Taking a peek at the views of a
Dial-a-Cab night driver as for the last time we go...
alcohol is cheaper than bottled water here, diesel is 50% less and your local taxes are just a few hundred pounds per annum. And there seems to be every indication my state pension (when I receive it) will allow me to enjoy my retirement a little bit more comfortably when living in Spain.
Life has become a little hectic at present. There is much on my mind and therefore it is with sadness that I shall, for the moment, be unable to continue to write a regular column for Call Sign magazine. I would like to take this opportunity to thank my editor, Alan Fisher, for allowing me to write my articles unhindered and for publishing them in their entirety.
Steve, muchas gracias por todo el tiempo y esfuerzo
que puso escribiendo para
England, My England...
Having been born and bred in a land I have always considered to be the best country in the world to live in, I find it hard to accept this is now no longer the case. My reasons for being disillusioned with the country of my birth, the country that has educated me and provided for my welfare all these years are many...
I have thought long and hard as to whether my beloved country has genuinely lost its way or whether I am just getting old and, like my father, yearning for "the good old days." The fact is, I no longer feel safe in my country and the thoughts of life as a pensioner are frightening.
We work hard and save hard, make provision for our old age only to be penalised, with financial help appearing to be reserved for the layabouts. We are taxed to the hilt. As I write this article with one ear to the television listening to Mr. Brown's budget speech, it soon becomes apparent that once again the smokers, the drinkers, the car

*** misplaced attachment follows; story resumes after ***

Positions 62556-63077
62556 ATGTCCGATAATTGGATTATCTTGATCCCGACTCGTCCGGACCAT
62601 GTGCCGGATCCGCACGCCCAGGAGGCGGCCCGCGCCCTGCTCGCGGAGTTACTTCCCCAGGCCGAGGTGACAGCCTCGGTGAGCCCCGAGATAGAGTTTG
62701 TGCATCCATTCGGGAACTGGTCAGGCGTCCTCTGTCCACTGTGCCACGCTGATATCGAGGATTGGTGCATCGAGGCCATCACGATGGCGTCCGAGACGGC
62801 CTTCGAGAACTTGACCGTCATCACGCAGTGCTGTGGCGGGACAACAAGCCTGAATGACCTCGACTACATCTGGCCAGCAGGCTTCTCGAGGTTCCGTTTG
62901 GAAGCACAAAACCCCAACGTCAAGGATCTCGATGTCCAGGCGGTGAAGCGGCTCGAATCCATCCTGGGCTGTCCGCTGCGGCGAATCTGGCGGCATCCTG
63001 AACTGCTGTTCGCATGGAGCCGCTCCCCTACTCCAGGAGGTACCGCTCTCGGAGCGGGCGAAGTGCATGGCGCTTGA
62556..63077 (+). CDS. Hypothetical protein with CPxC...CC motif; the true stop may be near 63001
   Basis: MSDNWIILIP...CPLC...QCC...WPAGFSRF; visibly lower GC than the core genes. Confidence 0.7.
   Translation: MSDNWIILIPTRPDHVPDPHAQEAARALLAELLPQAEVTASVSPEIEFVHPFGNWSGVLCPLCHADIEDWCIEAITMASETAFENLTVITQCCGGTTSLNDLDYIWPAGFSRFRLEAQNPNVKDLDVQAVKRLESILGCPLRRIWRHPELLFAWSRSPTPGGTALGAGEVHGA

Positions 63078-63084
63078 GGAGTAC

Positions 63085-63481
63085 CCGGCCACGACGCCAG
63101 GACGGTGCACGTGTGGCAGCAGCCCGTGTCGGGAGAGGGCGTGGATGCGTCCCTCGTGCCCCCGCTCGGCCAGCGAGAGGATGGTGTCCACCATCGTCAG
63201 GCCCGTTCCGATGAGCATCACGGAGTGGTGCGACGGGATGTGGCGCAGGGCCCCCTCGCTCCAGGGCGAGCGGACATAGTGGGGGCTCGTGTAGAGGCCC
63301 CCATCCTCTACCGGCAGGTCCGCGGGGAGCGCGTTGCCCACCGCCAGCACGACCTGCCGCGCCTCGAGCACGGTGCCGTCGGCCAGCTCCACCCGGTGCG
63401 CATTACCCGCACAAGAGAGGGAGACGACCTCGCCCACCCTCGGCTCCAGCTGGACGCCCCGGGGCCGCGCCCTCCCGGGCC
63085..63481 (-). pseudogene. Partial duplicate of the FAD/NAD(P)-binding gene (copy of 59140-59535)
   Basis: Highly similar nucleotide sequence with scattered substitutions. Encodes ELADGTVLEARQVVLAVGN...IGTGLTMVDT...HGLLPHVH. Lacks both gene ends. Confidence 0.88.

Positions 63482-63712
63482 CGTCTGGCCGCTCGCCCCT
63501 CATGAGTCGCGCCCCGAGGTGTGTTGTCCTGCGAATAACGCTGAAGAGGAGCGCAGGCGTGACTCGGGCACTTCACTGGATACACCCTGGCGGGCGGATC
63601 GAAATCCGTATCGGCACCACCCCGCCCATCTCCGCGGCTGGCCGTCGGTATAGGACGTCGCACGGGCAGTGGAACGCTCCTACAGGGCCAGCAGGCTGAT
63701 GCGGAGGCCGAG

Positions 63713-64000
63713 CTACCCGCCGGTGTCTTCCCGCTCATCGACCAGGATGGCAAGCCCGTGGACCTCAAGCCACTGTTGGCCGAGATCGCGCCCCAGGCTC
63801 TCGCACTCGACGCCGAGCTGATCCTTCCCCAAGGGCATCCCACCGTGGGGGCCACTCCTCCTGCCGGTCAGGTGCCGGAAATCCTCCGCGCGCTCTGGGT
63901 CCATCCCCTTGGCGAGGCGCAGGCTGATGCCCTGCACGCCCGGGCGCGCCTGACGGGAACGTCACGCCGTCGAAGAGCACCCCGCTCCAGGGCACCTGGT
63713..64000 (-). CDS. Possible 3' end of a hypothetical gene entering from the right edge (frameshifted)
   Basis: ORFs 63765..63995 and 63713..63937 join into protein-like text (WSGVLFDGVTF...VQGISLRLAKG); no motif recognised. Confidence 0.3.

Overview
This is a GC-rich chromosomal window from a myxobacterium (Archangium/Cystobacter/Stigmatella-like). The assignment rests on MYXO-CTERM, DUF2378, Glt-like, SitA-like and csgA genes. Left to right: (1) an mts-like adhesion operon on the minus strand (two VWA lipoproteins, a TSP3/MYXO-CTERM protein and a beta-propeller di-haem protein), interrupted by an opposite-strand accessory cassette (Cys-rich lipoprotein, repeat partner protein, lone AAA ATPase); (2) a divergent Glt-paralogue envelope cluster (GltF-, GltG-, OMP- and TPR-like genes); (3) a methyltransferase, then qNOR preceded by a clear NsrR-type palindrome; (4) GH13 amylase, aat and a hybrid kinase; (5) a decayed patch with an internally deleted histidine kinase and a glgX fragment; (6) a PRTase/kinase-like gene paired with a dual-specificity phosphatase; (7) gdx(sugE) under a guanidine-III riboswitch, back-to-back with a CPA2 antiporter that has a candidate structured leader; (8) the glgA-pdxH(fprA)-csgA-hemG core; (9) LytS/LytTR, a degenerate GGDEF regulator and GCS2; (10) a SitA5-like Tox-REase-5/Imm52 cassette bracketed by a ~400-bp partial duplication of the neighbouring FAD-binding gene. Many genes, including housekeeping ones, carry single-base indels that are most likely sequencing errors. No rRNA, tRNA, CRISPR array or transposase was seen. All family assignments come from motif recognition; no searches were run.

owners and the taxpayers are being hammered.
Our legal system was once the envy of the world. All democratic countries modelled themselves on our legal structure. Now the law is geared up to protecting the guilty rather than the innocent. We are the most persecuted motorists in Europe, if not the world. Speed cameras, radar traps, bus lanes, congestion charges; just a few examples of stealth taxes. I am frightened to break wind for fear of being fined and receiving 6 penalty points on my licence! I could continue bemoaning the problems that I feel have now reshaped our country into a third rate state, but I wouldn't want anyone to think that I am unpatriotic.
So, it is with regret that I shall be leaving these shores to live in another country; that is, initially, for 6 months of the year. We are off to Spain. The house is in the process of being sold. Sister, brother-in-law and my mum (92 years old) are off to a warmer climate. A country where a packet of fags cost £1.50,
CALL SIGN LOOKS AT THE LICENSING OF PH DRIVERS
Selecting April Fools Day 2003 for the commencement of the PCO's Private
Hire driver licensing implementation was surely coincidental, yet some of
the decisions taken by Penton Street's Driver Licensing section seem to
come closer to the heading of practical jokes rather than the start of
such an important step.